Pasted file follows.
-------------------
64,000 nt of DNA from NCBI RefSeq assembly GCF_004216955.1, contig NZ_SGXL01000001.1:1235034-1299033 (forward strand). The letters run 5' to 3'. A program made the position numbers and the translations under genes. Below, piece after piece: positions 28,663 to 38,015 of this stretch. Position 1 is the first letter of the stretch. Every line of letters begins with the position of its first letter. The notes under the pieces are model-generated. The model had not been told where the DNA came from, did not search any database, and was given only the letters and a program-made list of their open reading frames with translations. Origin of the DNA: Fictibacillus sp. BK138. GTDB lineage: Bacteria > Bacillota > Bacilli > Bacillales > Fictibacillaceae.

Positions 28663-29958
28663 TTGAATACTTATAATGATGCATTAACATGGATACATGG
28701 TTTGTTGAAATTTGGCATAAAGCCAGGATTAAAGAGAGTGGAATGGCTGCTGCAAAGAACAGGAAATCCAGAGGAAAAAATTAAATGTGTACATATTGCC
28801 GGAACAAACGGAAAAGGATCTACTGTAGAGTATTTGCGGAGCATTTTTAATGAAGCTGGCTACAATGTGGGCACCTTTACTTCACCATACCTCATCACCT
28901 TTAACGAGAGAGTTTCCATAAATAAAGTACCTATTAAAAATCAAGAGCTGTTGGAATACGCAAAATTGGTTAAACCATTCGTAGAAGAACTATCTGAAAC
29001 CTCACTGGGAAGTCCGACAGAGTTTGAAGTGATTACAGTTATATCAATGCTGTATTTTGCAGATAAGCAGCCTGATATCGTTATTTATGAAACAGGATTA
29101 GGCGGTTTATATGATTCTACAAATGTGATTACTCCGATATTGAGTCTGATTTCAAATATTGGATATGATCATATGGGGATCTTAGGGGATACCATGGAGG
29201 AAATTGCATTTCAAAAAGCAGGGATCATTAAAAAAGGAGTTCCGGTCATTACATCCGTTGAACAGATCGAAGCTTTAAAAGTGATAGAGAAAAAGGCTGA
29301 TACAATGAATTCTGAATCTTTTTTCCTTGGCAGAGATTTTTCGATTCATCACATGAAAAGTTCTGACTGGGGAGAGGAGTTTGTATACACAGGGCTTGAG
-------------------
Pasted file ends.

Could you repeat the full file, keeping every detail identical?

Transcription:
64,000 nt of DNA from NCBI RefSeq assembly GCF_004216955.1, contig NZ_SGXL01000001.1:1235034-1299033 (forward strand). The letters run 5' to 3'. A program made the position numbers and the translations under genes. Below, piece after piece: positions 28,663 to 38,015 of this stretch. Position 1 is the first letter of the stretch. Every line of letters begins with the position of its first letter. The notes under the pieces are model-generated. The model had not been told where the DNA came from, did not search any database, and was given only the letters and a program-made list of their open reading frames with translations. Origin of the DNA: Fictibacillus sp. BK138. GTDB lineage: Bacteria > Bacillota > Bacilli > Bacillales > Fictibacillaceae.

Positions 28663-29958
28663 TTGAATACTTATAATGATGCATTAACATGGATACATGG
28701 TTTGTTGAAATTTGGCATAAAGCCAGGATTAAAGAGAGTGGAATGGCTGCTGCAAAGAACAGGAAATCCAGAGGAAAAAATTAAATGTGTACATATTGCC
28801 GGAACAAACGGAAAAGGATCTACTGTAGAGTATTTGCGGAGCATTTTTAATGAAGCTGGCTACAATGTGGGCACCTTTACTTCACCATACCTCATCACCT
28901 TTAACGAGAGAGTTTCCATAAATAAAGTACCTATTAAAAATCAAGAGCTGTTGGAATACGCAAAATTGGTTAAACCATTCGTAGAAGAACTATCTGAAAC
29001 CTCACTGGGAAGTCCGACAGAGTTTGAAGTGATTACAGTTATATCAATGCTGTATTTTGCAGATAAGCAGCCTGATATCGTTATTTATGAAACAGGATTA
29101 GGCGGTTTATATGATTCTACAAATGTGATTACTCCGATATTGAGTCTGATTTCAAATATTGGATATGATCATATGGGGATCTTAGGGGATACCATGGAGG
29201 AAATTGCATTTCAAAAAGCAGGGATCATTAAAAAAGGAGTTCCGGTCATTACATCCGTTGAACAGATCGAAGCTTTAAAAGTGATAGAGAAAAAGGCTGA
29301 TACAATGAATTCTGAATCTTTTTTCCTTGGCAGAGATTTTTCGATTCATCACATGAAAAGTTCTGACTGGGGAGAGGAGTTTGTATACACAGGGCTTGAG